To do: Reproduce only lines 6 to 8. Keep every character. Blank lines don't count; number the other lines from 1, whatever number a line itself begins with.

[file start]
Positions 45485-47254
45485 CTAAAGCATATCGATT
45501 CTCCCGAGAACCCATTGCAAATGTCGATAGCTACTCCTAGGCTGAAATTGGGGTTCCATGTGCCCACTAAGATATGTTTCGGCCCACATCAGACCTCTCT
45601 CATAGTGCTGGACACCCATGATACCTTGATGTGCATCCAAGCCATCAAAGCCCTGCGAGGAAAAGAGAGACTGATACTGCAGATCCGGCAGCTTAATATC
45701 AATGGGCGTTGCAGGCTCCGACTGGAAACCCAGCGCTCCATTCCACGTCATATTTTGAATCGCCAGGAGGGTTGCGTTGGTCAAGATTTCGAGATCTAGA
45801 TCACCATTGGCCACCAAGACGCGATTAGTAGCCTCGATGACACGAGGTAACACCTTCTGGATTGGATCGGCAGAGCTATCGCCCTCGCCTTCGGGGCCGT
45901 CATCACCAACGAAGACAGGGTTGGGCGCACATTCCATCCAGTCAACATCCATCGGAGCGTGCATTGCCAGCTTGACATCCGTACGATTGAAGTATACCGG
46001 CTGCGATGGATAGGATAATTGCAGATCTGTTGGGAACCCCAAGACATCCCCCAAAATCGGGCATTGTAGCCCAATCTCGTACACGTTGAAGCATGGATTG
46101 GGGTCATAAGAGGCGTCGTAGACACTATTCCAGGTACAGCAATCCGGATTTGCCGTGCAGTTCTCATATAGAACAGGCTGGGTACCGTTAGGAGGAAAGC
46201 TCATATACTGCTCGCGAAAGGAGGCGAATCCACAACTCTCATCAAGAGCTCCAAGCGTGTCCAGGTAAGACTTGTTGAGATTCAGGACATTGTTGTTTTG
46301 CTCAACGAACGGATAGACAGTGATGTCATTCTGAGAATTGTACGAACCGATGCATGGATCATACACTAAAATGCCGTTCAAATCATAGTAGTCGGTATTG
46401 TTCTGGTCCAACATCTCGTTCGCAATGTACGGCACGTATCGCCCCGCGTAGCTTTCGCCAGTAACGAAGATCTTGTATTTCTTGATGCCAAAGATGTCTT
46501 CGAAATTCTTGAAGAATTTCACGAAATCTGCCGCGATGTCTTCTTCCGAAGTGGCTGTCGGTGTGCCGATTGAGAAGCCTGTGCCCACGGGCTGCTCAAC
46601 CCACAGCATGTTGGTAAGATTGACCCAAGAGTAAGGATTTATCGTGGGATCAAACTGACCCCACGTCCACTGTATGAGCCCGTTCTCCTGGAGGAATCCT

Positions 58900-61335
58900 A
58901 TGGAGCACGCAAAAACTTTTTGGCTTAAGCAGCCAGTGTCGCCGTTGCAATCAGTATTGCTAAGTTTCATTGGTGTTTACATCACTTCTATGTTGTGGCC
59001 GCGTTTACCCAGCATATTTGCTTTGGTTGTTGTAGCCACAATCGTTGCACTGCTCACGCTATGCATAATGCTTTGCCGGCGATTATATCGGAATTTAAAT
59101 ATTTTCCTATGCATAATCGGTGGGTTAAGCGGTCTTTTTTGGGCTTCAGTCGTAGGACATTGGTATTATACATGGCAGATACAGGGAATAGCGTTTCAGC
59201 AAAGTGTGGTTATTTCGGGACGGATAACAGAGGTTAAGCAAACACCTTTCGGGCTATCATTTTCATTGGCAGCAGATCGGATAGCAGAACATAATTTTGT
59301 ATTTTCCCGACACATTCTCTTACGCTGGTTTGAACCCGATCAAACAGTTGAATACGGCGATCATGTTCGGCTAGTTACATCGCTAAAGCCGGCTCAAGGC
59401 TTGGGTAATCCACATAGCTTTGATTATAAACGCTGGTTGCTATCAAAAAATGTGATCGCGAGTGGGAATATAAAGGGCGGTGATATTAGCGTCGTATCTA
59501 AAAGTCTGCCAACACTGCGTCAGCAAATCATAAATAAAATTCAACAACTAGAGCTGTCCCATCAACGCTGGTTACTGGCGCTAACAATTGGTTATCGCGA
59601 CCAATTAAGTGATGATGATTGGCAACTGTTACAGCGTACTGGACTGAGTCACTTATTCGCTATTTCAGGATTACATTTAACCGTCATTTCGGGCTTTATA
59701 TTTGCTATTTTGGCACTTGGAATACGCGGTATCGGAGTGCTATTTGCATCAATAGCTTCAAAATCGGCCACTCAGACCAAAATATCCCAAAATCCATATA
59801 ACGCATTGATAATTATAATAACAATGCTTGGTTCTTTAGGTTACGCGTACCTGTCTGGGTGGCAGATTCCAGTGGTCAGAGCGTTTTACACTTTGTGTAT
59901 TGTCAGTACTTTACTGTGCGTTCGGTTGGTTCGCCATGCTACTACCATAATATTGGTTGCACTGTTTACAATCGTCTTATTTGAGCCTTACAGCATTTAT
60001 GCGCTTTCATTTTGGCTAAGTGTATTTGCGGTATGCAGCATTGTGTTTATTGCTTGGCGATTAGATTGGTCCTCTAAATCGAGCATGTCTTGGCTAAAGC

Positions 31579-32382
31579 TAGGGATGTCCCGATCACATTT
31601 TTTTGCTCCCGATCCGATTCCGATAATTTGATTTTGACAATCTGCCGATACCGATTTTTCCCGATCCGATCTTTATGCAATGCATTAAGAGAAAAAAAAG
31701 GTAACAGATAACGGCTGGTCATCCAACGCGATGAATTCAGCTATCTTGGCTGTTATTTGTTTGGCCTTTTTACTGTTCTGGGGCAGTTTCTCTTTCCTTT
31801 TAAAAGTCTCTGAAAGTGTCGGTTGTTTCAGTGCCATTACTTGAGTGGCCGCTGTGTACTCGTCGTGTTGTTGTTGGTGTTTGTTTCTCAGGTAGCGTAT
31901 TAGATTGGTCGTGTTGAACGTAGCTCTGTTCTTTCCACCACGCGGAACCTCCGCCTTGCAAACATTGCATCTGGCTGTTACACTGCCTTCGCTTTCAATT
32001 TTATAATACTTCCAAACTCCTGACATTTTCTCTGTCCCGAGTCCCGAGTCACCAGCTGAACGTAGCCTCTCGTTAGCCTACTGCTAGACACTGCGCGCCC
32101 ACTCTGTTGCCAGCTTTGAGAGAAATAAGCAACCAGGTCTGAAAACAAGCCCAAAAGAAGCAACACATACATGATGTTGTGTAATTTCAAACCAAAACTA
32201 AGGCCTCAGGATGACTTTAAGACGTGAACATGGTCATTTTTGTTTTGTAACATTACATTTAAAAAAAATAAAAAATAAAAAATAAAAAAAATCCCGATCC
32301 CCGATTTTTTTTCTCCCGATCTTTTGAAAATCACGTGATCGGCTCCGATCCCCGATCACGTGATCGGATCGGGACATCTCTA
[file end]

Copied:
45801 TCACCATTGGCCACCAAGACGCGATTAGTAGCCTCGATGACACGAGGTAACACCTTCTGGATTGGATCGGCAGAGCTATCGCCCTCGCCTTCGGGGCCGT
45901 CATCACCAACGAAGACAGGGTTGGGCGCACATTCCATCCAGTCAACATCCATCGGAGCGTGCATTGCCAGCTTGACATCCGTACGATTGAAGTATACCGG
46001 CTGCGATGGATAGGATAATTGCAGATCTGTTGGGAACCCCAAGACATCCCCCAAAATCGGGCATTGTAGCCCAATCTCGTACACGTTGAAGCATGGATTG